/ Worksite Wellness / The Downside of Being Unwell and How a Corporate Wellness Program Can Help

The Downside of Being Unwell and How a Corporate Wellness Program Can Help

Greg Justice, MA

A woman sick in bed, surrounded by used tissues.

Can a Company Afford to be Unwell?

The costs of ill health, both in premiums and in lost productivity are staggering, up to $2,800 per employee per year, for those that have issues. And many, many employees do have issues.

Even a small employer, let’s say 20 – 35 people, chances are that 50 percent or more of their staff is afflicted by some sort of chronic disease, illness or challenge. Interestingly, depression is one of the most severe diseases in terms of costing employers’ sick time and lost productivity. Employers can use www.depressioncalculator.com to see what the likelihood is that their workforce is afflicted with depression and calculate their lost costs from that illness alone.

If a company is lucky enough to escape the depressed employee, they still need to look at their general workforce and do these calculations:

  • 28.9% of people over 18 have high blood pressure. Of those, 50% don’t know if treatment is successfully controlling it. 70% of diabetics have high blood pressure.
  • As of 2007, over 35% of adult men are considered obese. Obesity is a precursor for several illnesses such as high blood pressure, diabetes and heart disease. (“Obese” is defined as being more than 20% over ones ideal body weight).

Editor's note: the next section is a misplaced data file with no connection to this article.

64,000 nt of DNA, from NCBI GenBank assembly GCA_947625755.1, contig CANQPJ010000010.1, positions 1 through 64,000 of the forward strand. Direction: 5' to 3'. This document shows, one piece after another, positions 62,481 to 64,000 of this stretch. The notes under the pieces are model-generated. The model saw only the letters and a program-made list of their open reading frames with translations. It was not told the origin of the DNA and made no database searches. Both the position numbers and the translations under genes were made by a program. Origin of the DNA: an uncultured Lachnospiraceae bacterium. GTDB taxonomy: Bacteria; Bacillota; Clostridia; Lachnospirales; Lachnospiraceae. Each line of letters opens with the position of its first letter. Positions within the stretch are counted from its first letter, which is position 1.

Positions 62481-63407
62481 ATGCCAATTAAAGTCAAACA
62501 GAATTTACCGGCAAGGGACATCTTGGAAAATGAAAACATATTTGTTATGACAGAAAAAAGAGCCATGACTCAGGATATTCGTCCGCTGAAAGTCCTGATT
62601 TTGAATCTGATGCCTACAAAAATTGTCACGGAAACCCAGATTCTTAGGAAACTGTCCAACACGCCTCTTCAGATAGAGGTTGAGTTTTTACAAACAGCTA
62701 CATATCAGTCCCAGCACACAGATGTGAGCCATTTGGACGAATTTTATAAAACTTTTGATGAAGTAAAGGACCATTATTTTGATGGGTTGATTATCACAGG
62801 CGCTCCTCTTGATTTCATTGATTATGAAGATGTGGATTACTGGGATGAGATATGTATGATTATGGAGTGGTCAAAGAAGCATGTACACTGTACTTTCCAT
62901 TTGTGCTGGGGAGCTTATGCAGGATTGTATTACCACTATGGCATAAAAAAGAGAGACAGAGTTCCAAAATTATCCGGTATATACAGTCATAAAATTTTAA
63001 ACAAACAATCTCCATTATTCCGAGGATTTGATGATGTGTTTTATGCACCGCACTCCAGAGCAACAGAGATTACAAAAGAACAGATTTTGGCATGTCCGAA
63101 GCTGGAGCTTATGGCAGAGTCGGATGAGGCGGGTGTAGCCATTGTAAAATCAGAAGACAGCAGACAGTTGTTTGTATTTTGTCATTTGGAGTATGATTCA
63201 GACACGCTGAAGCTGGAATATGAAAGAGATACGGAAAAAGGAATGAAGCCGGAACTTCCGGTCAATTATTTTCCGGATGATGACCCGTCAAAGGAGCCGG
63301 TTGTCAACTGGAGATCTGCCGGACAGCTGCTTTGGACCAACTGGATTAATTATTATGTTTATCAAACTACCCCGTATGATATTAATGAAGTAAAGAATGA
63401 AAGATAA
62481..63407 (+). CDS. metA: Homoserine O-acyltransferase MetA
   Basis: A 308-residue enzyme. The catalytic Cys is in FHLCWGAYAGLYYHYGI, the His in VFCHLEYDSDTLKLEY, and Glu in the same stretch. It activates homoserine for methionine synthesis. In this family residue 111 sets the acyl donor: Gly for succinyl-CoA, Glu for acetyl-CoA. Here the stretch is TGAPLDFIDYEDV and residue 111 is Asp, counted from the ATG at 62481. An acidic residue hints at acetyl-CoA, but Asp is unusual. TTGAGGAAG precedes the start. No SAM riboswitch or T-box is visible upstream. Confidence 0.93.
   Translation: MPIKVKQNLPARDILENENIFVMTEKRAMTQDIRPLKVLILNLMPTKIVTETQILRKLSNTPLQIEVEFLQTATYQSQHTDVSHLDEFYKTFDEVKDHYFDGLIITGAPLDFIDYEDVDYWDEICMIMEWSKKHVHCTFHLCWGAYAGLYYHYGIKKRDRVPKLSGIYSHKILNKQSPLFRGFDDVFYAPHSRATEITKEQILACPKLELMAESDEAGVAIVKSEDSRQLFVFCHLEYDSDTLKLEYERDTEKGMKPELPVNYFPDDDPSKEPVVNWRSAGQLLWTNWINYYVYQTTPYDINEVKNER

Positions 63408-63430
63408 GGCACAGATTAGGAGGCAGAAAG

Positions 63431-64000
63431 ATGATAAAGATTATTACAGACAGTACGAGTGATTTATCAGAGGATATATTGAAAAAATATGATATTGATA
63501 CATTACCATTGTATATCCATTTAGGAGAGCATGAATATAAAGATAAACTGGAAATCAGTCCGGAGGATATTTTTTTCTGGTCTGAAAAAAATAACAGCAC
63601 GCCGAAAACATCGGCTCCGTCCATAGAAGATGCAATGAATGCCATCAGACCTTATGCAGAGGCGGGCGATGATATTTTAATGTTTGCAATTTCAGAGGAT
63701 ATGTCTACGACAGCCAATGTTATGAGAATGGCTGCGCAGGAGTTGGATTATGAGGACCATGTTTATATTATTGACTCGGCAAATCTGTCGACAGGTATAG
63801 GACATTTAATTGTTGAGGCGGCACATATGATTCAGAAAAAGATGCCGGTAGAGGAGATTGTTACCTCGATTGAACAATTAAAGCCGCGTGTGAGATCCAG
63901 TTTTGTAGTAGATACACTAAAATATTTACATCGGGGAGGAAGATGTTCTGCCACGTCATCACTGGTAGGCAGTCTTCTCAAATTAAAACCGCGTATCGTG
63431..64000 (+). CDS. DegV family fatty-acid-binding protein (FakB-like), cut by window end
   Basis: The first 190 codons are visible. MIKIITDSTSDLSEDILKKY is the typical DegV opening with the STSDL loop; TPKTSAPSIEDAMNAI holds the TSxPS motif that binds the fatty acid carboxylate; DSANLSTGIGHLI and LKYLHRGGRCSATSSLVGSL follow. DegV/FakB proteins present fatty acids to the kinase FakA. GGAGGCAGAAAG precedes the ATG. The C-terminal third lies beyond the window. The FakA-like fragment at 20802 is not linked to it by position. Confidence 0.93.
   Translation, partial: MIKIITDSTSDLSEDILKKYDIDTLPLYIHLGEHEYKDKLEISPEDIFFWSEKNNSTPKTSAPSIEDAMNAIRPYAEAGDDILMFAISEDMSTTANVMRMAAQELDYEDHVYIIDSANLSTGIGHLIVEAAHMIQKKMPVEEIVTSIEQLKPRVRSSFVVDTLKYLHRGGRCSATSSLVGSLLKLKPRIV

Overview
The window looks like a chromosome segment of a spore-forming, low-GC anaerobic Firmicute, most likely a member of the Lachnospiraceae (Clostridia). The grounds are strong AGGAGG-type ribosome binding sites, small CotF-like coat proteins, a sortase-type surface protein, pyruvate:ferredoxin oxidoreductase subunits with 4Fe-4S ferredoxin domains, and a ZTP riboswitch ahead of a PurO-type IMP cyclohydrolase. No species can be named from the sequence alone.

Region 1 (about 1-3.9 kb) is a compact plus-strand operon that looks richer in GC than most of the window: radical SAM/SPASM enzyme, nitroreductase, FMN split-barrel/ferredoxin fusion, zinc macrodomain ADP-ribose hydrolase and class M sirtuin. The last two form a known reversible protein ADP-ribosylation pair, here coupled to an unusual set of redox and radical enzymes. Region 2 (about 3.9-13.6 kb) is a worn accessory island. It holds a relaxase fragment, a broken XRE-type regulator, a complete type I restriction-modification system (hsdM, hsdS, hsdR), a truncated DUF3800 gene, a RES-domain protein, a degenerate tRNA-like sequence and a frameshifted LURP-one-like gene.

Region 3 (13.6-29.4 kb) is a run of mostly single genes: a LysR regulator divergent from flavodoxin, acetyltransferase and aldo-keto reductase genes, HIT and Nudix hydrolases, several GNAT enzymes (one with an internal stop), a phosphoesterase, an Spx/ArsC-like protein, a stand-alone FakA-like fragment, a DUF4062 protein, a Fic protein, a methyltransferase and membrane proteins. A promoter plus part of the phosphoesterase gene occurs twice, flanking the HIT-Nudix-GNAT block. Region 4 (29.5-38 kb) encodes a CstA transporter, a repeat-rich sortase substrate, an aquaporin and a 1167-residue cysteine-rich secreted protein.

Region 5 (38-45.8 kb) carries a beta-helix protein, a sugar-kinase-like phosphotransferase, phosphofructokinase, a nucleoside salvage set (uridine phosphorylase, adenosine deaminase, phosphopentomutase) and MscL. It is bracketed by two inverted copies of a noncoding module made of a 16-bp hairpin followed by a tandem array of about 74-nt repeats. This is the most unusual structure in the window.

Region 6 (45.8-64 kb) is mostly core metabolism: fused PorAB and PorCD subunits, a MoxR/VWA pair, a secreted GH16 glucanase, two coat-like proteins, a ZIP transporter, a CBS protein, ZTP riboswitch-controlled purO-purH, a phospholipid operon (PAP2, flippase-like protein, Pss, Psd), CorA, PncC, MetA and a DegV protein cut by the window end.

• Approximately 9% of men and women suffer from some form of coronary disease.
  • Approximately 8 in 1,000 people suffer from diabetes.

Unless an employer has one very unfortunate person in their office who has all the obesity, high blood pressure, coronary disease and diabetes there is to go around, chances are they have multiple employees afflicted with disease or other conditions.

If you add non-life-threatening illnesses, such as allergies, arthritis and asthma, those statistics start to look pretty grim:

  • 20% of people have allergies. 10% of the population has hay fever.
  • 6.4% of people have asthma.
  • 13.6% of people have arthritis.
  • 28% of people have GERD.
  • .04% of people have some form of cancer.

So, what do you think the chances are that all of a business’s employees are healthy and don’t need a wellness program? Can you count up the likely number of employees suffering from some form of disease or illness and multiply that by $2,000? This is their real minimum cost of unwell employees.

Can an employer afford for their workforce to be unwell?

If an employer could capture that lost productivity how much more work could their employees do? How much less frequently would they need to add staff? How much less would they pay for health insurance premiums?

Next, compare the minimum cost of unwell employees to the average cost per employee of implementing a wellness program. The average cost for an effective wellness program is $100 to $150 per employee per year. The return on that investment is anywhere from $300 to $750.

Can employers afford to continue without an effective wellness program?

The Magnified Risk with Key Employees

So far, the numbers we’ve talked about are averaged amongst all employees. The next thing to consider is something not studied separately, so you will have to use your own anecdotal evidence and musings to determine how important it is to you and what the probable costs are.

This issue is that of unwell key employees. Those key people may be business partners, senior managers, intrapreneurs, super-salespeople or super-productive staff members. Any of the people upon which a business turns, whether they be cheerleaders, innovators, leaders or highly proficient technical people – you know who they are – are worth their weight in gold and probably worth more than they are being paid.